Beloved Happy Hours Club at the Glen Cove Senior Center ends after 35 years


It was a bittersweet afternoon at the Glen Cove Senior Center last Friday: A celebration in the dining room marked the end of the Golden Age Happy Hours Club, which dissolved after more than 35 years. Charlie Pappas, the club’s longtime president, sang a few songs, prompting some members to get up and dance.

Pappas, 90, of Glen Head, joined the senior center, and the Happy Hours Club, after he retired in 1997, and in 2004 he took over as president. “Being president of this club was a great joy to me,” he said, “but I felt many years ago it was time for a new president, new blood to take over.”

He couldn’t persuade anyone to do it, however, he said, so now members are simply bringing the club to an end.

That resulted in some good news, though, for the center. “Over the years, we’ve collected a little bit of money,” Lucy Van Horn, the club’s vice president, said. “. . . We find ourselves in a position to help the Adult Day Program, which was seriously damaged due to the hurricane” — Hurricane Ida, last August.

The Happy Hours Club made a donation of $10,000 to the Adult Day Program, and gave another $8,000 to the SAGE Foundation, the senior center’s fundraising arm.

“Charlie was very thrifty,” Van Horn said of Pappas. “We went on trips, we went out to lunch, we had entertainment, but we were also careful.”

Mayor-elect Pam Panzenbeck, who has been president of the SAGE Foundation for the past year, thanked the club for the donation. “We’ve really been at a loss to raise money since the pandemic,” she said, “and this is such a boost.”

“This will help Glen Cove Senior Center members when they come into a problem, whether it’s to pay a utility bill, a doctor bill, or whatever it may be,” Van Horn said of the donation to SAGE. “In order to allow more senior center members to avail themselves of this money, we are asking that the funds be given to the seniors in amounts that do not exceed $500. That way, a variety of people can be helped. It is our hope that other people will see what’s happening, and they too will donate to the senior center and help this fund grow, rather than just diminish.”

Pappas credited Carol Waldman, the senior center’s former executive director, who retired in 2019, with opening “a whole new world” for him. “She heard me strumming on my guitar and singing country songs with people at the center,” Pappas recalled, adding that Waldman asked him to put on a show in the dining room. “Even though I had never done this before, it was a big hit, and that’s when a new career was now opened up for me.”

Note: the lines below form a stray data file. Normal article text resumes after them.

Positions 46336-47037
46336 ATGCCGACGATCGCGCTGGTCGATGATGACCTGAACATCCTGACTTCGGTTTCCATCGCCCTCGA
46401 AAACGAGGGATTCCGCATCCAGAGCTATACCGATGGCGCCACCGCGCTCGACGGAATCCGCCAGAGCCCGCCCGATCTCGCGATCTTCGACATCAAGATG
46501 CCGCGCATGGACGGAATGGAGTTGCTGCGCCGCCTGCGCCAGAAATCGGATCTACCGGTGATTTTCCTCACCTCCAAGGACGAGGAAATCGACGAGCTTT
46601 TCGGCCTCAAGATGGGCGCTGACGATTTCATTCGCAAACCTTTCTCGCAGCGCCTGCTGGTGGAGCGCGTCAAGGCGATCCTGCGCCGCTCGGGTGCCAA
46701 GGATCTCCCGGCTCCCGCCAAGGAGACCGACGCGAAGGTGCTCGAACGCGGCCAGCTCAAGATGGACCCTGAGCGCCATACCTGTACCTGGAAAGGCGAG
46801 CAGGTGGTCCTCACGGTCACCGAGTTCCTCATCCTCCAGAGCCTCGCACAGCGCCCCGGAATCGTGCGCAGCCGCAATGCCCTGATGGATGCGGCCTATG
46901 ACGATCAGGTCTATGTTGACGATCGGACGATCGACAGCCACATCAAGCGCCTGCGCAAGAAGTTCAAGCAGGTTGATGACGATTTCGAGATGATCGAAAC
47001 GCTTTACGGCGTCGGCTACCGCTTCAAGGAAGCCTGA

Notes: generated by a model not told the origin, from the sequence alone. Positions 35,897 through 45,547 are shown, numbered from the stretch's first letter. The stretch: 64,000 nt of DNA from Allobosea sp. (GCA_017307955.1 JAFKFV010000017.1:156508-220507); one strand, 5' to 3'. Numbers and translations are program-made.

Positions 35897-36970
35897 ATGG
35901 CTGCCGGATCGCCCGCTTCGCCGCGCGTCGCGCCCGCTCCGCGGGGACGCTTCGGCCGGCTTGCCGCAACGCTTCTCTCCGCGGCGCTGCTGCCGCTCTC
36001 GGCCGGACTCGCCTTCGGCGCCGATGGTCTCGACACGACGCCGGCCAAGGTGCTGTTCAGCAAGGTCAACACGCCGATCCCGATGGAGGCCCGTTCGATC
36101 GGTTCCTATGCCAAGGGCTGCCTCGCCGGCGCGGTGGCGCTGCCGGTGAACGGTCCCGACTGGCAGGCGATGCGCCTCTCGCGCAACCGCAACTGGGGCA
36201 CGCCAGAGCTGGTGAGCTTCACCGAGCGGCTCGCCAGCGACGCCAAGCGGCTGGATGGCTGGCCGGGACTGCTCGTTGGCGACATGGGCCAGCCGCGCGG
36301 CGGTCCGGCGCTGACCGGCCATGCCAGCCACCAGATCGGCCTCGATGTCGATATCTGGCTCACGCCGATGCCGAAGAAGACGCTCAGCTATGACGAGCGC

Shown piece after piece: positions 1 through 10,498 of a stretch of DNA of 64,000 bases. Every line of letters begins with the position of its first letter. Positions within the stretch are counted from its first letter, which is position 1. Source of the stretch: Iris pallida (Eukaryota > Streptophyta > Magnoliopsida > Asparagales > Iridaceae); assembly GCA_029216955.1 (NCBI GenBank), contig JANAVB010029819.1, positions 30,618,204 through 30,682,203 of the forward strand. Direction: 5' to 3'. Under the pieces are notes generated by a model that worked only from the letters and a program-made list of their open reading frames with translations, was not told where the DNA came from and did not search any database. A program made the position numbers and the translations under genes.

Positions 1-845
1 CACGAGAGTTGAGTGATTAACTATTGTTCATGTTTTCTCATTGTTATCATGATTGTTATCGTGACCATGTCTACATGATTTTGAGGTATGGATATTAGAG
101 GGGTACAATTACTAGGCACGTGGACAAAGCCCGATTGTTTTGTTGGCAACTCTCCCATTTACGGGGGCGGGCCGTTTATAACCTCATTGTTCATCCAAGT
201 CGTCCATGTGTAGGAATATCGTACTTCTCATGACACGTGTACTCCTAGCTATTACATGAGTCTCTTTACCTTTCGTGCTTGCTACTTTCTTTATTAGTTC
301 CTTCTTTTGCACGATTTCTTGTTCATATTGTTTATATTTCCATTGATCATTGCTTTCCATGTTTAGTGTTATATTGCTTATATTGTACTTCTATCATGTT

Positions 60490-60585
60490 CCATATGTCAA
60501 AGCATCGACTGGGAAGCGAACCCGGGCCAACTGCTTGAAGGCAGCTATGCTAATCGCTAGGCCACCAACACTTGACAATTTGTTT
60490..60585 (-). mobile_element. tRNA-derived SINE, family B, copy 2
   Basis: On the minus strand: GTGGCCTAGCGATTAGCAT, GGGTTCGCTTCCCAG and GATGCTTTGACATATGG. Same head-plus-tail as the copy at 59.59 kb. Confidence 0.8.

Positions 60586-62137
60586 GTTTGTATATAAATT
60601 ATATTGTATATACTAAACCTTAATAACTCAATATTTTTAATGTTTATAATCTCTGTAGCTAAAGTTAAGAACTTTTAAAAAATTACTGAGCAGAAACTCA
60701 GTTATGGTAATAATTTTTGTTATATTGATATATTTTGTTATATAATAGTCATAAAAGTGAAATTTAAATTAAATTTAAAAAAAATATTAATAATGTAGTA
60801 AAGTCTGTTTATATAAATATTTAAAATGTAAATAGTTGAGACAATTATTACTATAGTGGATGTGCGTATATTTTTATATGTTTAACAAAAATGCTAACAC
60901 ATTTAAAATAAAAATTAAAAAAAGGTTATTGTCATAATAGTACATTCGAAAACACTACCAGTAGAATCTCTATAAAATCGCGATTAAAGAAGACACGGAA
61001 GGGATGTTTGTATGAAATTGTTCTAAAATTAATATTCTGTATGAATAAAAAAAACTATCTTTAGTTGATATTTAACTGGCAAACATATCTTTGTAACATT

From there, Pappas said, he began singing country and cabaret songs, and entertaining at other senior centers, assisted-living facilities and nursing homes as well as the Adult Day Care Program.

According to Waldman, the Happy Hours Club formed soon after the senior center opened in 1979, founded by original members of the center. “They were wonderful people, and their Tuesday-afternoon meetings were the highlight of our week for years,” Waldman said. “Charlie inherited a club that had years of memories behind it. And then, with his own brand of warmth and fun-loving spirit and incredible talent, created so many more.”

The club met once a month, Pappas said. Members paid annual dues, and held fundraisers on occasion. “Before I took over the club, all they did was play Bingo,” he said. “When I became president, we started doing day trips. It expanded because of that, and we had over 120 members.”

Throughout its existence, Pappas said, the club used its funds to help members in need. “When there were emergencies, we helped people,” he said. “That’s been part of the Happy Hours since the beginning: When somebody’s in trouble, we’re the family.”

Van Horn, 78, joined the club when she retired as the senior center’s activities coordinator. “What’s nice about having that group, it was something to keep people busy and amused, and keep contact with their friends,” she said. “People don’t realize, until they hit their 70s and 80s, how important it is to meet with your friends. I think that people who are younger don’t realize how something like this can become such a wonderful experience for an older person.”

“It sure helped me,” Pappas said. “It made a new world for me.”

Waldman said that Van Horn and club treasurer Diane Romano were also instrumental in sustaining the group for so long.

The donations, Waldman said, “are actually bringing the club full circle,” [she told the gathering last Friday. “You gave birth to this center, and now you have found a way to sustain it so it continues to thrive for others for years to come. That doesn’t feel like an ending to me. It feels like an evolution of a true loving and profoundly compassionate community.”